Austerity is justified by an error

Cory Doctorow at Boing Boing writes:

A new paper called Does High Public Debt Consistently Stifle Economic Growth? A Critique of Reinhart and Rogoff by Thomas Herndon, Michael Ash, and Robert Pollin from UMass Amherst tries and fails to replicate the classic work on austerity, Carmen Reinhart and Kenneth Rogoff's 2010 Growth in a Time of Debt.Reinhart-Rogoff is the main research cited in favor of cutting public services and spending in bad economic times. It's a big part of why the local library is shutting down, why they're kicking people out of public housing, shutting down arts programs, slashing education and public transit, and laying off public employees. It purports to show that countries with high debt-to-GDP ratios of 90 percent or more are a "threat to sustainable economic growth."
In the new Amherst paper, the authors reexamine Reinhart-Rogoff's original data and conclude that the numbers don't add up. They show that Reinhart-Rogoff cherry-picked which years of high-debt GDP they measure, that they put their thumbs on the scales with "unconventional weighting" and made a "coding error" that "entirely excludes five countries, Australia, Austria, Belgium, Canada, and Denmark." This last error -- literally the wrong formula in a spreadsheet cell -- badly skews the outcome.
Here's the tl;dr: "the average real GDP growth rate for countries carrying a public debt-to-GDP ratio of over 90 percent is actually 2.2 percent, not -0.1 percent as [Reinhart-Rogoff claim]."
Diagram above is from the original paper; open diamonds are the incorrect figures from Reinhart-Rogoff, filled circles are the correct figures.  Here's the analysis from the original paper on the spreadsheet error:

A coding error in the RR working spreadsheet entirely excludes five countries, Australia, Austria, Belgium, Canada, and Denmark, from the analysis.  (RR averaged cells in lines 30 to 44 instead of lines 30 to 49.)   The omitted countries are selected alphabetically and, hence, likely randomly with respect to economic relationships. This spreadsheet error, compounded with other errors, is responsible for a -0.3 percentage-point error in RR's published average real GDP growth in the highest public debt/GDP category. It also overstates growth in the lowest public debt/GDP category (0 to 30 percent) by +0.1 percentage point and understates growth in the second public debt/GDP category (30 to 60 percent) by -0.2 percentage point.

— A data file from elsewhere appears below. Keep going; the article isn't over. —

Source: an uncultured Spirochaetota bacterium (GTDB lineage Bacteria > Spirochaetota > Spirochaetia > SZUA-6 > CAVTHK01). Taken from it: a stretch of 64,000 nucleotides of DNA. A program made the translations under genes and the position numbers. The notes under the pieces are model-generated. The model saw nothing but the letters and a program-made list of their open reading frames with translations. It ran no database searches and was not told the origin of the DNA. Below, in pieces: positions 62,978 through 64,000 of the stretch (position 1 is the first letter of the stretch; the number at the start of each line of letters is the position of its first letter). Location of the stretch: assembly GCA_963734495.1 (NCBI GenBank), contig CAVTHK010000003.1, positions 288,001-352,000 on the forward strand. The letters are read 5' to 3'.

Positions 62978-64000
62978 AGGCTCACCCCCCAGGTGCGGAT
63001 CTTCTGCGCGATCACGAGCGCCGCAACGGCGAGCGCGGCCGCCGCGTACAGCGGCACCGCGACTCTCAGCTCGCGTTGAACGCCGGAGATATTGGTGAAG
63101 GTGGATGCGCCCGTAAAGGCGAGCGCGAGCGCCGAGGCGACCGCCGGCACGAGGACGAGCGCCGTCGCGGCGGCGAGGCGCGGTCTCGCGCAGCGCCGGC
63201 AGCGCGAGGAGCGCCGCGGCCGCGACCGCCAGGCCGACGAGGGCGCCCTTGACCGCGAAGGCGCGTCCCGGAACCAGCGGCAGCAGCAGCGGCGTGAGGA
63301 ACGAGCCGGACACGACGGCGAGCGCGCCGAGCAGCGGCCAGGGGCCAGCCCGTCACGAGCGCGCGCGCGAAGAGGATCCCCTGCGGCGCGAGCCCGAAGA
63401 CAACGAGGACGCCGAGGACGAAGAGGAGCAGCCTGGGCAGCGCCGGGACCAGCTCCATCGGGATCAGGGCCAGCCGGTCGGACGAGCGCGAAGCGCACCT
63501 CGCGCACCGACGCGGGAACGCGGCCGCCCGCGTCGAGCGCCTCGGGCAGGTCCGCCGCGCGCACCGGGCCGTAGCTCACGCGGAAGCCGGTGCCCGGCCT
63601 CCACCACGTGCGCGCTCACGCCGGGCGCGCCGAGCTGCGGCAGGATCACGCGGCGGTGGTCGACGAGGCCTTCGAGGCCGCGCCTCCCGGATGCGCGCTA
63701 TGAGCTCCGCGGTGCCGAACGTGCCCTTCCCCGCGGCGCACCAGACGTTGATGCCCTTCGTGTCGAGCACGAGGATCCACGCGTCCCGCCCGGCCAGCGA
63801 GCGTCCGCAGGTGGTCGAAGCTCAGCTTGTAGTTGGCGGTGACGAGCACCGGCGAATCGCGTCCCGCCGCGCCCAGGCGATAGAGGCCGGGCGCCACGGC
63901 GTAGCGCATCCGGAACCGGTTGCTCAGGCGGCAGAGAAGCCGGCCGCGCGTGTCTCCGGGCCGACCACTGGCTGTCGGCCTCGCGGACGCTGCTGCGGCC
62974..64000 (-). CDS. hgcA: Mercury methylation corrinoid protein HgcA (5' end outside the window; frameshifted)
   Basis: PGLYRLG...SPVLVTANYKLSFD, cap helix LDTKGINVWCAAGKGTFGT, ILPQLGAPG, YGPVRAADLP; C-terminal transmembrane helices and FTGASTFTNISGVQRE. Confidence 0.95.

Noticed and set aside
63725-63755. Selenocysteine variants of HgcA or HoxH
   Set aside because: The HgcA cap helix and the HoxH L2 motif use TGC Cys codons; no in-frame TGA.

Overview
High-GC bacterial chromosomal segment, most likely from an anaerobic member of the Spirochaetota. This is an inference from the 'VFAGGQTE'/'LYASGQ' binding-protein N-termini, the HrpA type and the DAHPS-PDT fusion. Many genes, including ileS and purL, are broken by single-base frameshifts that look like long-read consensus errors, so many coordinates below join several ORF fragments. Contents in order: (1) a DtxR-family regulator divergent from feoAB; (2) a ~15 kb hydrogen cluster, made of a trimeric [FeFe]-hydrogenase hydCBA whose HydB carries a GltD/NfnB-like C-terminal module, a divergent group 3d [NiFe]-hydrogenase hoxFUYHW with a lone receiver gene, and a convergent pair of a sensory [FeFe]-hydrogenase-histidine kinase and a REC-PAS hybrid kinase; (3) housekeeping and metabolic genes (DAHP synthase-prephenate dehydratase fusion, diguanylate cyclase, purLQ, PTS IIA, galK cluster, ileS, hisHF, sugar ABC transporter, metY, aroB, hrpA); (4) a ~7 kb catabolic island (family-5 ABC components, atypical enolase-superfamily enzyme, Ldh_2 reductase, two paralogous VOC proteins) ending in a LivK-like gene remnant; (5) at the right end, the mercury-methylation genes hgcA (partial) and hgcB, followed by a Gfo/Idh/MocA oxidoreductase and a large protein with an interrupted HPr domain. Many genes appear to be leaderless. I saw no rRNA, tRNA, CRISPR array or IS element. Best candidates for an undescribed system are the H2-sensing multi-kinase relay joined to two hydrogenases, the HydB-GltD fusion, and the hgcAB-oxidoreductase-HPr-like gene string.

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First Libor, now ICAP: The biggest price-fixing scandal ever

Matt Taibbi at the Rolling Stone continues to uncover unconscionable behaviour by the banks coupled with failure of governments to prosecute.

Conspiracy theorists of the world, believers in the hidden hands of the Rothschilds and the Masons and the Illuminati, we skeptics owe you an apology. You were right. The players may be a little different, but your basic premise is correct: The world is a rigged game. We found this out in recent months, when a series of related corruption stories spilled out of the financial sector, suggesting the world's largest banks may be fixing the prices of, well, just about everything.
You may have heard of the Libor scandal, in which at least three – and perhaps as many as 16 – of the name-brand too-big-to-fail banks have been manipulating global interest rates, in the process messing around with the prices of upward of $500 trillion (that's trillion, with a "t") worth of financial instruments. When that sprawling con burst into public view last year, it was easily the biggest financial scandal in history – MIT professor Andrew Lo even said it "dwarfs by orders of magnitude any financial scam in the history of markets."
That was bad enough, but now Libor may have a twin brother. Word has leaked out that the London-based firm ICAP, the world's largest broker of interest-rate swaps, is being investigated by American authorities for behavior that sounds eerily reminiscent of the Libor mess. Regulators are looking into whether or not a small group of brokers at ICAP may have worked with up to 15 of the world's largest banks to manipulate ISDAfix, a benchmark number used around the world to calculate the prices of interest-rate swaps.

Everything Is Rigged: The Biggest Price-Fixing Scandal Ever

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Science is Vital: Increase Government R&D contribution to 0.8% GDP

Science is Vital is petitioning to raise government funding for research from 0.6% to 0.8% of GDP, that is, to bring it up to the average paid by other G8 nations.  The UK punches above its weight in science, and we need to ensure austerity doesn't see us lose that advantage.  Maintaining our advantage is cheap, restoring it once lost could be costly or impossible.  Sign here.
We, the undersigned, urge the Government to increase its direct contribution to research and development to at least 0.8% of GDP – the G8 average.